To date the Defence Minister has been disinclined to take up General Leslie’s challenge. This has the Prime Minister feeling compelled to publicly lecture his Minister and staff at the swearing in ceremony of General Lawson, the new Chief of Defence Staff.

The Prime Minister could not have been more explicit. He wanted a lot more “tooth” and a lot less “tail” for the money. The Prime Minister remarked: “The forces will also be subject to the same pressures that the uncertainties of the global economy have imposed across our government and around the world... In order to free up resources to carry out work on the ground, administrative expenses have to be reduced.”

The Defence Minister has already been put on the sidelines for procurement which is now run out of the Department of Public Works. He would be well advised to use General Leslie’s report as a blueprint for transformation and sustainment otherwise he may find himself removed from that aspect of his portfolio as well. A Potemkin Minister if ever there was one.

However, the Defence Minister does have cause to complain. He is without guidance and direction from the Prime Minister and the Minister of Foreign Affairs who have yet to articulate a coherent foreign affairs strategy.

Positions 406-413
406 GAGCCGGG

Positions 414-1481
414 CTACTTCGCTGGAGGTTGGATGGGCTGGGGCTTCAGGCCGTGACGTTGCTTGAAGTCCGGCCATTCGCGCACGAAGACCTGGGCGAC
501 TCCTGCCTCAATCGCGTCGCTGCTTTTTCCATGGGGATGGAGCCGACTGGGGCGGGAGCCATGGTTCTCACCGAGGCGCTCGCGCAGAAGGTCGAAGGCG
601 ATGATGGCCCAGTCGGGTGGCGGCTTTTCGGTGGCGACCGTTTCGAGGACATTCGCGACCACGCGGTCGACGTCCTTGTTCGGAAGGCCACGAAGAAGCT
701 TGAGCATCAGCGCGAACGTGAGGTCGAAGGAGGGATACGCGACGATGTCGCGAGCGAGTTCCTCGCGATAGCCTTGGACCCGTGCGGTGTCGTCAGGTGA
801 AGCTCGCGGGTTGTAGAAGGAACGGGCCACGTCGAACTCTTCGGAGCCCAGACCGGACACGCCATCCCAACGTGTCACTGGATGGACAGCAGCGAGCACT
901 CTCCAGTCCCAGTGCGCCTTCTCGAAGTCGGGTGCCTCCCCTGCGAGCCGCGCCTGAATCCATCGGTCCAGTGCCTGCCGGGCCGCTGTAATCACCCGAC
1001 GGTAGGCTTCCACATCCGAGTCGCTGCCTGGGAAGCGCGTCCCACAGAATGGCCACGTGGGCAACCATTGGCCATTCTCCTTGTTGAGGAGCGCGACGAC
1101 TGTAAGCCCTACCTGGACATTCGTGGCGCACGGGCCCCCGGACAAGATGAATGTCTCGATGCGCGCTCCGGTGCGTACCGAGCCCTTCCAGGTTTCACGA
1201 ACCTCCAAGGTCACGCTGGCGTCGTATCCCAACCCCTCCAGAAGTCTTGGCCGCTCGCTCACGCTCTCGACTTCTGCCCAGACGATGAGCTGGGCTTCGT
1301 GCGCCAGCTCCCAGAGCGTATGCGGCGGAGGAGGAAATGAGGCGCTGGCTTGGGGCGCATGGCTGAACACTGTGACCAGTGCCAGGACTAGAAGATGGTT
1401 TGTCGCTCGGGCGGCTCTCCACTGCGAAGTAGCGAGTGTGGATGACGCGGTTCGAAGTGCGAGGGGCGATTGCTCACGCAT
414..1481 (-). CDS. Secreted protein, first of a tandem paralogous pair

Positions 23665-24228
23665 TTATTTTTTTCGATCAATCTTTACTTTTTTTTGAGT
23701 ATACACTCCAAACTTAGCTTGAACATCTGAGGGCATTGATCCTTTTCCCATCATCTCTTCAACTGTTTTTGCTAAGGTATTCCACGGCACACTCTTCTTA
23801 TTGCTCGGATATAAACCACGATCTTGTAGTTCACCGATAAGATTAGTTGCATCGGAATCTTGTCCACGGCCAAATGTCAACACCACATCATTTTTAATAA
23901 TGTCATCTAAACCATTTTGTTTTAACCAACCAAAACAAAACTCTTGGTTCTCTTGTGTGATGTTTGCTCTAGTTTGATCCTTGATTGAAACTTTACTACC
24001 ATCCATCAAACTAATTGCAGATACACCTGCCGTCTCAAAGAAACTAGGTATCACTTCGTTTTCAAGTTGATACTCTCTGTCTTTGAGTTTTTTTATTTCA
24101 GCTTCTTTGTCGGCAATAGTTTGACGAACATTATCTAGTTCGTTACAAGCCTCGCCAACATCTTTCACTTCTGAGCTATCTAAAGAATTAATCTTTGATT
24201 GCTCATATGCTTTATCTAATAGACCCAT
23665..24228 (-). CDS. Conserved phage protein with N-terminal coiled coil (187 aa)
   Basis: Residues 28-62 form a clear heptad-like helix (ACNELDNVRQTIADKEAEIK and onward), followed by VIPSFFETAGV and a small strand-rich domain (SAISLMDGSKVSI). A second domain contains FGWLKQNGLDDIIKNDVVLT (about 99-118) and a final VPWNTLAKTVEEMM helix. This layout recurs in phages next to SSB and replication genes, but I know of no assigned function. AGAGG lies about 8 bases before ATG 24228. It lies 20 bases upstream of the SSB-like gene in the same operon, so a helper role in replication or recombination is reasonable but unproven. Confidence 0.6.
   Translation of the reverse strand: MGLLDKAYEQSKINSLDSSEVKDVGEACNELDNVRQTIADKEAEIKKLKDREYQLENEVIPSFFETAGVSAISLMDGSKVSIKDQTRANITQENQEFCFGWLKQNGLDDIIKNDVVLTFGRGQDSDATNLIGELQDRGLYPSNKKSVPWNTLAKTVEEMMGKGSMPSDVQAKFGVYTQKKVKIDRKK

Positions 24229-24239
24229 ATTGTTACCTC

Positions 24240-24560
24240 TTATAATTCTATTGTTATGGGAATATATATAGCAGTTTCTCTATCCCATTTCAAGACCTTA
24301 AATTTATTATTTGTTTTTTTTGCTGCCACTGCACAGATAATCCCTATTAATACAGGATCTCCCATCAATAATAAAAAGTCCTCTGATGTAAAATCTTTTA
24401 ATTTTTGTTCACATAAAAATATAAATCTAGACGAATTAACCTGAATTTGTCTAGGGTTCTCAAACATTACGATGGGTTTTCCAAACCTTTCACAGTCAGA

The classic example is the Responsibility to Protect (R2P) and the Responsibility to Intervene (RTI). The most significant development in the last decade in foreign affairs and defence policy has been the R2P and its corollary the RTI doctrines. It is a certainty that there will never be an absence of conflict in the future so the real question becomes, how, and when it is appropriate to intervene.

Our present century will most likely resemble previous ones. There “will be wars and rumors of wars, warfare will be both regular and irregular, regional and international order will be fragile, challenged, unstable and liable to collapse. We can all hope that for a future when we discard violence as an instrument of political communication,” but prudence remains the supreme virtue in statecraft and teaches that we be prepared for the least pleasant.

Were we to have some foreign policy coherence we might have approached Libya, Afghanistan and Sarajevo with a different lens and different set of expectations. Our foreign affairs capacity has been so degraded as to severely circumscribe our influence for peace. So even when we do intervene we are in danger of “winning the war and losing the peace.”

It’s hard to know whether the defence and foreign policy incoherence is by design or by neglect. Recent leaks out of the Foreign Affairs Department suggests a little bit of both. What’s clear is that the Conservative government has no interest in projecting our influence and good will for the betterment of humankind. This Prime Minister is no Mike Pearson. You won’t see a Lloyd Axworthy inspired Land Mines Treaty out of this government or this Foreign Affairs Minister.

What Canada needs first is a coherent and focused foreign policy and a rational defence strategy to support it, not rhetoric about who loves the troops most and expensive photo ops for Conservatives to use in their campaign brochures.

It is in the best interest the Canadian Forces for the government to develop a real foreign affairs and defence policy that actually supports the troops and the Canadians they defend.

Hon. John McKay P.C., M.P.
Liberal Party Critic for Defence